The corporate media have been bashing the Cuban government in response to the recent protests in Cuba, while President Joe Biden claims, "We stand with the Cuban people." But they ignore or minimize the leading cause of economic suffering in Cuba: the U.S.'s illegal and punishing economic blockade that Biden has left in place.
Every U.S. president since Dwight D. Eisenhower has maintained the blockade against Cuba. Although former President Barack Obama was constrained by the 1996 Helms-Burton Act from completely lifting the blockade which is now exclusively within the power of Congress he took several steps to ease its effects on the Cuban people.
In 2015, Obama loosened restrictions on Americans traveling to Cuba and ended some of the economic prohibitions between the U.S. and Cuba. He removed Cuba from the list of state sponsors of terrorism and facilitated the export of U.S internet hardware and telecommunications. Obama established increased cooperation between the two countries in intelligence-gathering, drug interdiction, scientific research and environmental protection.
But former President Donald Trump reversed the progress Obama had made and imposed 243 onerous new sanctions on Cuba as part of his "maximum pressure" strategy against Cuba. Those punishing sanctions, together with the pandemic, spelled disaster for the Cuban people. Trump also returned Cuba to the list of state sponsors of terrorism.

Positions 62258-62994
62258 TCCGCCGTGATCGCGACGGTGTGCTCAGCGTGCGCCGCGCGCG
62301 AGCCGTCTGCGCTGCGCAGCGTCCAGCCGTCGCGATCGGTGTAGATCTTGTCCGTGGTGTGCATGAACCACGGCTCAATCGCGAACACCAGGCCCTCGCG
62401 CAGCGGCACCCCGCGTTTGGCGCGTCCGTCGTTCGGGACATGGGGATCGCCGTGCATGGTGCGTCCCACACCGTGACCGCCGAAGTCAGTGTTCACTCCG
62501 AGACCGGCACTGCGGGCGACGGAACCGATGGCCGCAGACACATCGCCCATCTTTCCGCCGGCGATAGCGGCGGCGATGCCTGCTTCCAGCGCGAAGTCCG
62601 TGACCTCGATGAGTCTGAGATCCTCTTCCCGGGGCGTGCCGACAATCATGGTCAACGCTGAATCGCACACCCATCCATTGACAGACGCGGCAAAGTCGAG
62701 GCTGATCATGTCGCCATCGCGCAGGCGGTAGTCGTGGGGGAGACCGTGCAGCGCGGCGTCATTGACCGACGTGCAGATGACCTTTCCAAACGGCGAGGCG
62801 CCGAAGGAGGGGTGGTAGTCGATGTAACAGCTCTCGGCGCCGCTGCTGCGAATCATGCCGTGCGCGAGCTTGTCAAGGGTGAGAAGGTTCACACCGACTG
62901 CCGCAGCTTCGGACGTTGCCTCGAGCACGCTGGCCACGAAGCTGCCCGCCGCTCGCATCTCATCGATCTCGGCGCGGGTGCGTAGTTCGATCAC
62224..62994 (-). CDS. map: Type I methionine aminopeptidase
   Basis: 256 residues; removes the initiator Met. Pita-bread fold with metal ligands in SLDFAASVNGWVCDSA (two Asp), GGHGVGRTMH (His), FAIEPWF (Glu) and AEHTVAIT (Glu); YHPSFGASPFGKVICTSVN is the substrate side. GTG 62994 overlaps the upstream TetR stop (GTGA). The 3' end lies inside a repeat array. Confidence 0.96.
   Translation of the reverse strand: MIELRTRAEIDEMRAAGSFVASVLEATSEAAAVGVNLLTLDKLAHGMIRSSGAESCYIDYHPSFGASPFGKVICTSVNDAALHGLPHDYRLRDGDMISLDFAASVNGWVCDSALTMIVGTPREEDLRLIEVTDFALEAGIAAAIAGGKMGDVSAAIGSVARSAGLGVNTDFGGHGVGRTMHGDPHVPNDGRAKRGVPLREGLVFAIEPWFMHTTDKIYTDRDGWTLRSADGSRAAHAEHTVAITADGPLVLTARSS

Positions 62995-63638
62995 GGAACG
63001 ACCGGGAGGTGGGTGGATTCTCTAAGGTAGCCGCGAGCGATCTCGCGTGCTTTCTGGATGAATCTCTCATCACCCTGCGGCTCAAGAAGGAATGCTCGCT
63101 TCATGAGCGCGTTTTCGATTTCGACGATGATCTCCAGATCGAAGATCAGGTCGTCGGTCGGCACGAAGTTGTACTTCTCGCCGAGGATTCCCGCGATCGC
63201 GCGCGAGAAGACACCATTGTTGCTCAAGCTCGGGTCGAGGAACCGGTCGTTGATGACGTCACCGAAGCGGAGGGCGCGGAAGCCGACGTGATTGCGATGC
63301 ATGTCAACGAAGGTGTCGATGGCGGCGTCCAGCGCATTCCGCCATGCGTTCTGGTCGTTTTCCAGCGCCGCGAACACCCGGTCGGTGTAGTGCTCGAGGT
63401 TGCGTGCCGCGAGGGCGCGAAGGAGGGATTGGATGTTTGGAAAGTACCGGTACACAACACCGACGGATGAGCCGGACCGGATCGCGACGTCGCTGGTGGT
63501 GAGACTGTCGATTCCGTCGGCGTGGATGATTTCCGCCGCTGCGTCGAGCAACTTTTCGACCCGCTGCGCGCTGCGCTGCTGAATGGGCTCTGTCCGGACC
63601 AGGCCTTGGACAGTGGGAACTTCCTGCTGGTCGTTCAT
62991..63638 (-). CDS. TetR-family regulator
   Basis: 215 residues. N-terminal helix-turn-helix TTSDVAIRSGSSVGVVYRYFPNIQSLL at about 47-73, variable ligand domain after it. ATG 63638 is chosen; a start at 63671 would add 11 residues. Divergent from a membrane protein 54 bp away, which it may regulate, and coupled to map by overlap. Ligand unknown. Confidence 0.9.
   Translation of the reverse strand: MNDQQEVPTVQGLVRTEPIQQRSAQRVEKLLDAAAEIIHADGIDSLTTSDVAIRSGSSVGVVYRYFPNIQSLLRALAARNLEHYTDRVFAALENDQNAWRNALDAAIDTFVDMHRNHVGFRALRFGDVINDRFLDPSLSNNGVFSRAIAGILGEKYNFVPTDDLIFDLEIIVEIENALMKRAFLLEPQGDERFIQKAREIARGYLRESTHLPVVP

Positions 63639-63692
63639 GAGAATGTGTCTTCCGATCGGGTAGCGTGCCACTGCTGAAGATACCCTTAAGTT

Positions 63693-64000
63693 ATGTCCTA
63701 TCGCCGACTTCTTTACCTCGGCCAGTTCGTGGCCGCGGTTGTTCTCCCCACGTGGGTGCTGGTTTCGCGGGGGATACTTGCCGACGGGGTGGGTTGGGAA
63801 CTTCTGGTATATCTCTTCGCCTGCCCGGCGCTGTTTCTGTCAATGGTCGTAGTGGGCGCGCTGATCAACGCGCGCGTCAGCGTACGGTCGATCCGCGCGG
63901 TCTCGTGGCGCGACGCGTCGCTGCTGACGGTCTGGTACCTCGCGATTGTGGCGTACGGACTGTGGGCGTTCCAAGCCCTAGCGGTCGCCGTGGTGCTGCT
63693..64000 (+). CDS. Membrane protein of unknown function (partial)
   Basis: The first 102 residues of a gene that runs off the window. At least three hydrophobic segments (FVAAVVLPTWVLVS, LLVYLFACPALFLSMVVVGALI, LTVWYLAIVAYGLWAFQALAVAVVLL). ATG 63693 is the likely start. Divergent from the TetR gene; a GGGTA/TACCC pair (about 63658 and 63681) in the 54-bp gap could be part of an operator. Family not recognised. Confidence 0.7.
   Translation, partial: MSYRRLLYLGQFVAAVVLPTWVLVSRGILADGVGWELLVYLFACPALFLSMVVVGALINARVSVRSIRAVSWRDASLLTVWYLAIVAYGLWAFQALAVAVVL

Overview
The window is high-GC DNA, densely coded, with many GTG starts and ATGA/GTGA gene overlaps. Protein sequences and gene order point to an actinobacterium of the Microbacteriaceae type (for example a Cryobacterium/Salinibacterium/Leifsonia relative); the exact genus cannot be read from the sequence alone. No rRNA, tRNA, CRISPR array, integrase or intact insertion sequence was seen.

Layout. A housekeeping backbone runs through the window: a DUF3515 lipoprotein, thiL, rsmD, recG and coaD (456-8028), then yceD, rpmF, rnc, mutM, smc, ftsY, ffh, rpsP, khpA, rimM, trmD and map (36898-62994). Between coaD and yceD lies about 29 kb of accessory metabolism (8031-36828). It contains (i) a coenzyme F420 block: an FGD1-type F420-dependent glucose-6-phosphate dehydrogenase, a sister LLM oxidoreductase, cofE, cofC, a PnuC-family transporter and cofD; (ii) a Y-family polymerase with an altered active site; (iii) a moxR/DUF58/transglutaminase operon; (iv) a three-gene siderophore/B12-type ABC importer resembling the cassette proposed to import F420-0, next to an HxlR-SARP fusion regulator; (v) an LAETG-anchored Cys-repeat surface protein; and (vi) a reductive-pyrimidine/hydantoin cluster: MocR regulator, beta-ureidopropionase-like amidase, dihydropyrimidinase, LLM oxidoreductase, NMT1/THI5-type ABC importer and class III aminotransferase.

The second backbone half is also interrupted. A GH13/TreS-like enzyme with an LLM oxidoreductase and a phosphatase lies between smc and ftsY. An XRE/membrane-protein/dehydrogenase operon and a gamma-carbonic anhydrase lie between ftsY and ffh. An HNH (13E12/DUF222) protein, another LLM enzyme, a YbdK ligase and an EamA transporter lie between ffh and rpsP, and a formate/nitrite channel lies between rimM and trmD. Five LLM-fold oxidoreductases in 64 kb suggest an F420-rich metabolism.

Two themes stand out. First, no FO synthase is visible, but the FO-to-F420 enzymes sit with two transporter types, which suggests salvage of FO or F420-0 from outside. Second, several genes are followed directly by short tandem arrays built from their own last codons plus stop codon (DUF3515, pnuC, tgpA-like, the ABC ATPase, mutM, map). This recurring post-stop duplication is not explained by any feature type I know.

Trump's actions included restricting and then stopping remittances from family members outside Cuba. They blocked cruise ships and most flights to Cuba, even though tourism is central to Cuba's economy. They reinstated a travel ban for U.S. tourists and prevented Cuba from buying medicines and medical supplies on the world market. Trump also slapped sanctions on the transportation of oil to Cuba from Venezuela, which provided one-third of Cuba's oil in 2019.
During his presidential campaign, Biden repeatedly hitched his coattails to Obama's star and promised to lift Trump's sanctions against Cuba. But Biden has refused to end any of Trump's sanctions on Cuba, even calling it a "failed state." Ned Price, a U.S. State Department spokesman, dismissively called the embargo the "so-called embargo" and refused to admit that the ban on remittances was hurting the Cuban economy.
"If President Joe Biden really had humanitarian concerns for the Cuban people he would eliminate the 243 measures applied by President Donald Trump, including 50 imposed cruelly during the pandemic," Cuban President Miguel Diaz-Canel wrote on his Twitter account.
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